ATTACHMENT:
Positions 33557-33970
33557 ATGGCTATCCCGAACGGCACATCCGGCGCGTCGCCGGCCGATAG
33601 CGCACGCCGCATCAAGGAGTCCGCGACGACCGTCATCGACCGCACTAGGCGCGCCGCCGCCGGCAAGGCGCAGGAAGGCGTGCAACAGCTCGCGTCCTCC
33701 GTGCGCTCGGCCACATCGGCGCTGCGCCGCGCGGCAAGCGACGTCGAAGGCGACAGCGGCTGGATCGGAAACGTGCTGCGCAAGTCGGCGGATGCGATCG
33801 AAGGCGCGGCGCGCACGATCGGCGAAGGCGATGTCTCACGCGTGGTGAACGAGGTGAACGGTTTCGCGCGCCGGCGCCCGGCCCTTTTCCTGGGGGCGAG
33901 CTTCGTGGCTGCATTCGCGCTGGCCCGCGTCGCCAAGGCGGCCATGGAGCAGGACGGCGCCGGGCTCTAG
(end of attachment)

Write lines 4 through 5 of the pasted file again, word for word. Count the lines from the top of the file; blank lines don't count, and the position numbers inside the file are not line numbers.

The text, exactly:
33701 GTGCGCTCGGCCACATCGGCGCTGCGCCGCGCGGCAAGCGACGTCGAAGGCGACAGCGGCTGGATCGGAAACGTGCTGCGCAAGTCGGCGGATGCGATCG
33801 AAGGCGCGGCGCGCACGATCGGCGAAGGCGATGTCTCACGCGTGGTGAACGAGGTGAACGGTTTCGCGCGCCGGCGCCCGGCCCTTTTCCTGGGGGCGAG